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Netherlands: Better Conditions For Skilled Workers

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By Alex Oparah: From Amsterdam **
In the Netherlands most expatriates earning more than Euro.45,000 per year will no longer need to apply for work permits after October 1, 2004 under a plan approved by the Cabinet . The new system reduces the paperwork for skilled workers entering the Netherlands, and  is designed to contribute to economic growth in the country by stimulating investment in the so-called “ knowledge industries.”

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The changes are part of a package proposed by the Ministry of Economic Affairs, which effectively creates a two-tier system for the foreign workers in the Netherlands: employees earning less than Euro.45,000 per year ( or below Euro32,000 if they are under the age of 30 ) must still apply for work permits, but the so-called “ knowledge workers “ earning more than Euro.45,000 ( or Euro.32,000 if under 30-year old ) annually, will be permitted to work legally without first obtaining a permit. Eligible “ knowledge workers” will automatically receive a residence permit for a maximum of 5 five years.

This significantly reduces bureaucratic challenges for professional workers from outside the European Union and European Economic Region. According to the Ministry of Economic Affairs, however, the October 1 changes are just a first step. Economic Affairs Minister, Jan Laurens Brinkhorst hopes that the changes will pave way the way for the eventual creation of a “green card”-style system under which the Dutch government will set annual limits for appropriately qualified professionals in labour-short fields, who will be free to enter the country  without first arranging contracts of  employment with companies.

Under the October changes, ‘knowledge migrants’  must   be employed before they are issued with a residence permit. Minister Brinkhorst has campaigned strongly for the changes, which he believed will stimulate ‘knowledge industries’ including ICT  technology and research. The plan, which his Ministry hopes will form the basis of an “immigration policy to encourage the transfer of knowledge,“ is also intended to “ improve the attractiveness of  the Netherlands’  investment climate,” according to a Ministry spokeswoman.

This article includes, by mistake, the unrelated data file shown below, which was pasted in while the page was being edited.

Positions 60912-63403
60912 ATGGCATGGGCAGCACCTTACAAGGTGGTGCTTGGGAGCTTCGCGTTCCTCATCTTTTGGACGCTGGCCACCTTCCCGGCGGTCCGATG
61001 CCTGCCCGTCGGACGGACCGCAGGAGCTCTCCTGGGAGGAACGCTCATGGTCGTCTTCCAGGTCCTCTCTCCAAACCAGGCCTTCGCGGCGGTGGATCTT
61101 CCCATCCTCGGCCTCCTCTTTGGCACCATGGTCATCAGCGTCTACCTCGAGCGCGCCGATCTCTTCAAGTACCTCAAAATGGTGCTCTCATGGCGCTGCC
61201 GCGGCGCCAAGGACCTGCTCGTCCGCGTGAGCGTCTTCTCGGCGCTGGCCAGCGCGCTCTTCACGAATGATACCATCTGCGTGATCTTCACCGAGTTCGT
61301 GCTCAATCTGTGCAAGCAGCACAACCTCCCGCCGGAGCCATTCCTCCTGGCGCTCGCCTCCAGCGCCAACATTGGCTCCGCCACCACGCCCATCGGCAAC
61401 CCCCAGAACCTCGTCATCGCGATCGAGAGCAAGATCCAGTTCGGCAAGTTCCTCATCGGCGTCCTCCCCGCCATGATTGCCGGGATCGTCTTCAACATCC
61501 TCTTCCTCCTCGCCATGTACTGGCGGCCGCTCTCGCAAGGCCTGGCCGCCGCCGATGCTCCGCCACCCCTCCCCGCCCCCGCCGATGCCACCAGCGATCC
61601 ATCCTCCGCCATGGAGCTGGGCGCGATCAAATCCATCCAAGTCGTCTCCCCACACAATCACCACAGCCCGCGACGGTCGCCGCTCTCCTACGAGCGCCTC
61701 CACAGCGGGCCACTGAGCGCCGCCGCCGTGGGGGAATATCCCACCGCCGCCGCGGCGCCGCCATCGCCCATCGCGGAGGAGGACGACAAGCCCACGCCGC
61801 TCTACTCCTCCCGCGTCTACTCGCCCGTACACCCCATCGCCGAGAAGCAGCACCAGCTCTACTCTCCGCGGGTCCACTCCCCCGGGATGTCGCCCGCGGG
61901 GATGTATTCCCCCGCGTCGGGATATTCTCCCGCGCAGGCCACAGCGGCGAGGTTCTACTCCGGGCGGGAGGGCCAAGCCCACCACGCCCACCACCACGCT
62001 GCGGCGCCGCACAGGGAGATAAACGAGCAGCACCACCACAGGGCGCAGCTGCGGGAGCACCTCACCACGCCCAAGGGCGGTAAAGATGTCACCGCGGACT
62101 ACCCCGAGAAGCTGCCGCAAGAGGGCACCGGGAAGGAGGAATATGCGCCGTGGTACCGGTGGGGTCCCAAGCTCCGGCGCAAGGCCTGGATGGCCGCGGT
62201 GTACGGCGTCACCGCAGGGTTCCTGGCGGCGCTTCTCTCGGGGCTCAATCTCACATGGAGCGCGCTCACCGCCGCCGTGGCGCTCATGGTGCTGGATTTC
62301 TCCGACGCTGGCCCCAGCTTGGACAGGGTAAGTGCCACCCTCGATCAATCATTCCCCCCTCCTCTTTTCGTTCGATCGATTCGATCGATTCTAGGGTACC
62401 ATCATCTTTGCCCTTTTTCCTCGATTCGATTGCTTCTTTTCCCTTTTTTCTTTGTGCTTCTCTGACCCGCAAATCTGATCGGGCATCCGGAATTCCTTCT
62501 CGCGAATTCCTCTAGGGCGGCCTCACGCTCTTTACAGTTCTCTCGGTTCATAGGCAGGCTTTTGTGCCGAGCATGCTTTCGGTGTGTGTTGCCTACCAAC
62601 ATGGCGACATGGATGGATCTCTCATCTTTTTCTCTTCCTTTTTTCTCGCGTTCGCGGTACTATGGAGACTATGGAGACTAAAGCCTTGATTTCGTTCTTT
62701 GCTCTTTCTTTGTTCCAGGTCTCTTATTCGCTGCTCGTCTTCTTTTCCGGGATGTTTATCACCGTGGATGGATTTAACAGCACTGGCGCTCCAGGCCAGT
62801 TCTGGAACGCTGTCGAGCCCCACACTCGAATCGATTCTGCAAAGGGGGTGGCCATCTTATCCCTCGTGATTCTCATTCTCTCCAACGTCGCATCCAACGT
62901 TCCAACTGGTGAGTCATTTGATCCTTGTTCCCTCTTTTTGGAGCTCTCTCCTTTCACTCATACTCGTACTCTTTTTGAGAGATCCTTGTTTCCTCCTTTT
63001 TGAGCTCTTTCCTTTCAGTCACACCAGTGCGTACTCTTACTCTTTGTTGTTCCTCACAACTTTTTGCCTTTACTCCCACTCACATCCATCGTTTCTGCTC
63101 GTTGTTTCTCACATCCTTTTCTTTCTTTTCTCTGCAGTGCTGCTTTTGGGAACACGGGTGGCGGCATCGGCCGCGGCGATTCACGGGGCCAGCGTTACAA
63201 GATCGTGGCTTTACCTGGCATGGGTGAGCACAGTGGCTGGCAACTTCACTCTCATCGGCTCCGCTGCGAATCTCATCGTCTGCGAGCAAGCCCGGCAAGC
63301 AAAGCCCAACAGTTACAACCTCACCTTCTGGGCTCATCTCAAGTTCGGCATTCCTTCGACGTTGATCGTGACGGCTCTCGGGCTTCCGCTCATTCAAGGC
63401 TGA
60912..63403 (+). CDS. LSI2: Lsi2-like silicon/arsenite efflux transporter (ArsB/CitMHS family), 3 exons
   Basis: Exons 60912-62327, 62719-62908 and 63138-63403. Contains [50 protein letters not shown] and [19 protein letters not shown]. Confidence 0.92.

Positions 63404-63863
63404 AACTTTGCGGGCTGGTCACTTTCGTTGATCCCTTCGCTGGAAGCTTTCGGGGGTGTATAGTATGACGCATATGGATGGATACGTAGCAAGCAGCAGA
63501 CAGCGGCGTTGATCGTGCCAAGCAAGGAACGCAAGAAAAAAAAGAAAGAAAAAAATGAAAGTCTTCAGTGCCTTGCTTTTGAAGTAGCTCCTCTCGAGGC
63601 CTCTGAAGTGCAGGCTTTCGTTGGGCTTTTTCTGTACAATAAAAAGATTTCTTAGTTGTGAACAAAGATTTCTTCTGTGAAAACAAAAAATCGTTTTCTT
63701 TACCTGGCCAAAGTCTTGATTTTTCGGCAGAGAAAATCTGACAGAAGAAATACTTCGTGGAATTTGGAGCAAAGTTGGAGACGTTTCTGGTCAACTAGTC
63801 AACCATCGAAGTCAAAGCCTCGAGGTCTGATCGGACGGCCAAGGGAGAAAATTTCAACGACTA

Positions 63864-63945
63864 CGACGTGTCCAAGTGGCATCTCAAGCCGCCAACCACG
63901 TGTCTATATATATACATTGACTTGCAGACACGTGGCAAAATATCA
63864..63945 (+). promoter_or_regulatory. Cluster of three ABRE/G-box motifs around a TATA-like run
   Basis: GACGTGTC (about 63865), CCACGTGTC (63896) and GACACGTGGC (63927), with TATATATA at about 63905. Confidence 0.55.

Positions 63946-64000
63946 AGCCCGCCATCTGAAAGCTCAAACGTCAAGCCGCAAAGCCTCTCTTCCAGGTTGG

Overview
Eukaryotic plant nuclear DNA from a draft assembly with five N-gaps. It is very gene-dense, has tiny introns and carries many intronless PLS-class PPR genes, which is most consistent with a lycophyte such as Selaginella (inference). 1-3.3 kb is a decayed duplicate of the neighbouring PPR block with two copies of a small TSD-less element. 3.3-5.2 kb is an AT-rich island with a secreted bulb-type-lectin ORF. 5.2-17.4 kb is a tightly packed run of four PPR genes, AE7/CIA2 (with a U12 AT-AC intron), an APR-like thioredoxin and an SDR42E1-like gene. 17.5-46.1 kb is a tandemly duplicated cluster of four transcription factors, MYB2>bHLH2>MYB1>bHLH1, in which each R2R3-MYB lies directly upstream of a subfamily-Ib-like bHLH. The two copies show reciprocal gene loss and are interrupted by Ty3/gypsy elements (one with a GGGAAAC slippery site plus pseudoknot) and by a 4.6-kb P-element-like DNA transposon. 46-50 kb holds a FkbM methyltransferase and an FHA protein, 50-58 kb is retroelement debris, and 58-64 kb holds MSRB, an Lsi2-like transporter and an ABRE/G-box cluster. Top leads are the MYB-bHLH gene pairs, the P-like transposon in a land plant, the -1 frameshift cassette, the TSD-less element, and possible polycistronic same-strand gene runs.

The Ministry hopes that in the short term, the relaxed regulations will attract international research and development specialists, including those working in higher education.

The Immigration and Naturalization Bureau (IND) will introduce a new ‘One window, one procedure and one permit’ system for knowledge migrants, and promises that all applications will be dealt with within two weeks. Companies and institutions- employing foreign professionals can arrange even quicker applications. The  Euro.424  ‘processing fee’ will still apply.

While in general terms all foreign professional workers earning over Euro.45,000 or Euro.32,000 gross annually will be eligible under the new system, there are some exceptions. These include academics aged under 30 working or studying at Dutch universities, and sex-workers. On the advice of the Ministry of Social Affairs, the cabinet ruled that prostitutes will be excluded.

While some foreign sex-workers in the Netherlands will meet the income threshold, the cabinet said that prostitution, while a legal occupation, could not be considered “knowledge work” and will continue to be governed by industry-specific regulations.

***Alex Oparah is The EAC Co-rdinator – Netherlands

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